(Adds analysts, forint reaction)
By Krisztina Than
BUDAPEST, Jan 30 (Reuters) - Hungary’s central bank warned of an impending drop in interbank market liquidity on Thursday as it tries to fine-tune liquidity conditions via its swap tenders, with the forint trading near all-time lows.
The forint fell to a record low versus the euro on Monday after the bank’s last such swap tender. Some market players said investors had expected more tightening in liquidity by the central bank than it had delivered.
The swap tenders, which allow the National Bank of Hungary to manage forint liquidity in the banking system, have been an important policy tool for the bank, which has held on to its dovish stance.
The NBH said in a study on its website on Thursday that the current abundance of liquidity in markets was misleading, and “might melt away rapidly.”
“All this means that the banking sector’s current abundant liquidity might decline substantially even if the NBH’s swap stock does not decrease. That should be taken into account in forecasting expected liquidity conditions,” NBH directors Barnabas Virag and Pal Kolozsi said.
Last June, the bank was forced to hold an extraordinary one-week swap tender to cope with a sudden liquidity shortage in the banking system, which pushed up interbank rates well beyond levels desired by the bank.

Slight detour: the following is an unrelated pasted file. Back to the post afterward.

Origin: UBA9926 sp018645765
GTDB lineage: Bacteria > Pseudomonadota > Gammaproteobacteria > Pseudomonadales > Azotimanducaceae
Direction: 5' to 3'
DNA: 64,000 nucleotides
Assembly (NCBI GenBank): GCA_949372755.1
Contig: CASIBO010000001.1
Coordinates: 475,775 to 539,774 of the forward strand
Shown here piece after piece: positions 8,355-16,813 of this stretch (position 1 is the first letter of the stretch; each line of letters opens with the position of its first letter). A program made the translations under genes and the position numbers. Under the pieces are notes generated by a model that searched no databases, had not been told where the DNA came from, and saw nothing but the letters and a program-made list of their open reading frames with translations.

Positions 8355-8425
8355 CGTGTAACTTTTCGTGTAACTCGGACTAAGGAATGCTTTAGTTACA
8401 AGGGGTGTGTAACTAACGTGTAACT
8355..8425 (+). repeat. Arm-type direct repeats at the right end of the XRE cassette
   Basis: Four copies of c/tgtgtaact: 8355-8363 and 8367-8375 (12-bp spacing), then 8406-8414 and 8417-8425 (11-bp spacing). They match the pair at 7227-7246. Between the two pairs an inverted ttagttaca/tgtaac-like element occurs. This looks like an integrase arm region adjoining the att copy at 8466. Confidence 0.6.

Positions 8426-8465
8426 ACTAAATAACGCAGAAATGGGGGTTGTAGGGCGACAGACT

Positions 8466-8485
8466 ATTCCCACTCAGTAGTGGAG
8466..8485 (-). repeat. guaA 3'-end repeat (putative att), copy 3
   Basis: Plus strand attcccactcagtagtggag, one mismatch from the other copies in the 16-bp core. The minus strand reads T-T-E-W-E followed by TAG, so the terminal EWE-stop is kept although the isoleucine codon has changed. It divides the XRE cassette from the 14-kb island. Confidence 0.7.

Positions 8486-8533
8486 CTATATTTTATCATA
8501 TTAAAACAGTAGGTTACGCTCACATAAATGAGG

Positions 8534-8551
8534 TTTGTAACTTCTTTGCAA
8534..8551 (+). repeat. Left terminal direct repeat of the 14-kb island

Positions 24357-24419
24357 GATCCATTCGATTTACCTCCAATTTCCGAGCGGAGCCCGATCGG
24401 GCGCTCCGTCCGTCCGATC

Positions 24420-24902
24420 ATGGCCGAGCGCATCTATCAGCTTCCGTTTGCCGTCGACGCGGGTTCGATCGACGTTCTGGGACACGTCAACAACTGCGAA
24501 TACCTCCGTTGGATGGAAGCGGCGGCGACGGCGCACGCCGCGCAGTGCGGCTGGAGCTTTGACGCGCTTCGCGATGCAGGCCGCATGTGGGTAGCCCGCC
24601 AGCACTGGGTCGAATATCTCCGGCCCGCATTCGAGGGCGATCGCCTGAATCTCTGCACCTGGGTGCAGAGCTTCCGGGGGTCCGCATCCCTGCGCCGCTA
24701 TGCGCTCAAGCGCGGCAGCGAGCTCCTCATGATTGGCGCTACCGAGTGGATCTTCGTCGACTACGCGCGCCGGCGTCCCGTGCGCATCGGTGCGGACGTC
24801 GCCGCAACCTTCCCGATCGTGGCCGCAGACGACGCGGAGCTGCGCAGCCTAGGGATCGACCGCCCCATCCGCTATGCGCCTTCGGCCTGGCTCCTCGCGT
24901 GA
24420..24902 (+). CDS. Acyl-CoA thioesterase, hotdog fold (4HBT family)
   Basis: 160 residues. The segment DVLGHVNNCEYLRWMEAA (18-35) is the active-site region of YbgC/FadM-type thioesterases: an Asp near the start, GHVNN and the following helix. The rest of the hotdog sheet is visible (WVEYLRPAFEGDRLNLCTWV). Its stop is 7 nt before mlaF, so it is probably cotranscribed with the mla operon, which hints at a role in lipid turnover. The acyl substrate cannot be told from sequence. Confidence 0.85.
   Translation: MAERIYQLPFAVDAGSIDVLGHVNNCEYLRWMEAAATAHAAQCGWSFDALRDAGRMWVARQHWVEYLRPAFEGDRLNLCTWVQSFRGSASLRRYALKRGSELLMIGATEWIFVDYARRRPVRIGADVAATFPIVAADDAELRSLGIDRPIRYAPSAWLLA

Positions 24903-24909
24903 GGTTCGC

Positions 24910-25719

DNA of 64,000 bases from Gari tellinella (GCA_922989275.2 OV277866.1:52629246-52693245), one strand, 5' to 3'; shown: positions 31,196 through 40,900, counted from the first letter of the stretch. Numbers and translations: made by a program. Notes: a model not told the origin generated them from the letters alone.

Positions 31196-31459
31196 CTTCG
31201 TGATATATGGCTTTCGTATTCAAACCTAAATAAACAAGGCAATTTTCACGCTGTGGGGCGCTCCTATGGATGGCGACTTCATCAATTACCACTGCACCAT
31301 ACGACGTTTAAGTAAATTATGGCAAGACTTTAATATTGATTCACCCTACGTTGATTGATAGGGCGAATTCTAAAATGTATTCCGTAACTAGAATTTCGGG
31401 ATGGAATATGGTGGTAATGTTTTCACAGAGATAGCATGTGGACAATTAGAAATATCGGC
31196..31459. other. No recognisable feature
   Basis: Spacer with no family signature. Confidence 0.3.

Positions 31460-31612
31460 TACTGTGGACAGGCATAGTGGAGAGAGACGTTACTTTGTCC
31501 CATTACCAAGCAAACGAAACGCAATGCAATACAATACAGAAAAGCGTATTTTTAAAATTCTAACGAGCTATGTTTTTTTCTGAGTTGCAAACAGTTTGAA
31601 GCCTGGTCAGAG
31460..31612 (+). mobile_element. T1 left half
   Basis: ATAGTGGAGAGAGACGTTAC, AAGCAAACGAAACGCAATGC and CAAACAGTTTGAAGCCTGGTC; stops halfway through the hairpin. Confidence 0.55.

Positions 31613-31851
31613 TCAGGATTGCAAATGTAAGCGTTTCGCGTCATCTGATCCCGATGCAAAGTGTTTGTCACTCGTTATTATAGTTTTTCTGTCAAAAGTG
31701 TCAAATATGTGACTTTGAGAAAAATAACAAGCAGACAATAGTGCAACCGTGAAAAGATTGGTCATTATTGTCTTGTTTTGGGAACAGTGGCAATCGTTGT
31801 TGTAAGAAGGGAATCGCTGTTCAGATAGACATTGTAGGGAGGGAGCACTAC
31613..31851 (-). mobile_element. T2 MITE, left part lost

Peter Virovacz, an analyst at ING said the comments from the bank were a “gentle reminder that the FX swaps are not for an FX management purpose but a liquidity management tool.”
The forint eased to 338.16 from 337.50 after the bank published the comments on Thursday and analysts said there was room for more weakening.
“Their message is that the current monetary policy stays,” said Zoltan Varga, an analyst at brokerage Equilor. Varga said the forint could soon test the level of 340 if important resistance at 338.20 is broken.
“The NBH seems to be reluctant to tighten liquidity conditions faster reacting to FX volatility ahead of government operations draining liquidity, which may maintain pressure on the HUF in the short term amidst rising global risk aversion,” Citigroup analyst Eszter Gargyan said in a note on Thursday. (Reporting by Krisztina Than and Gergely Szakacs, editing by Larry King)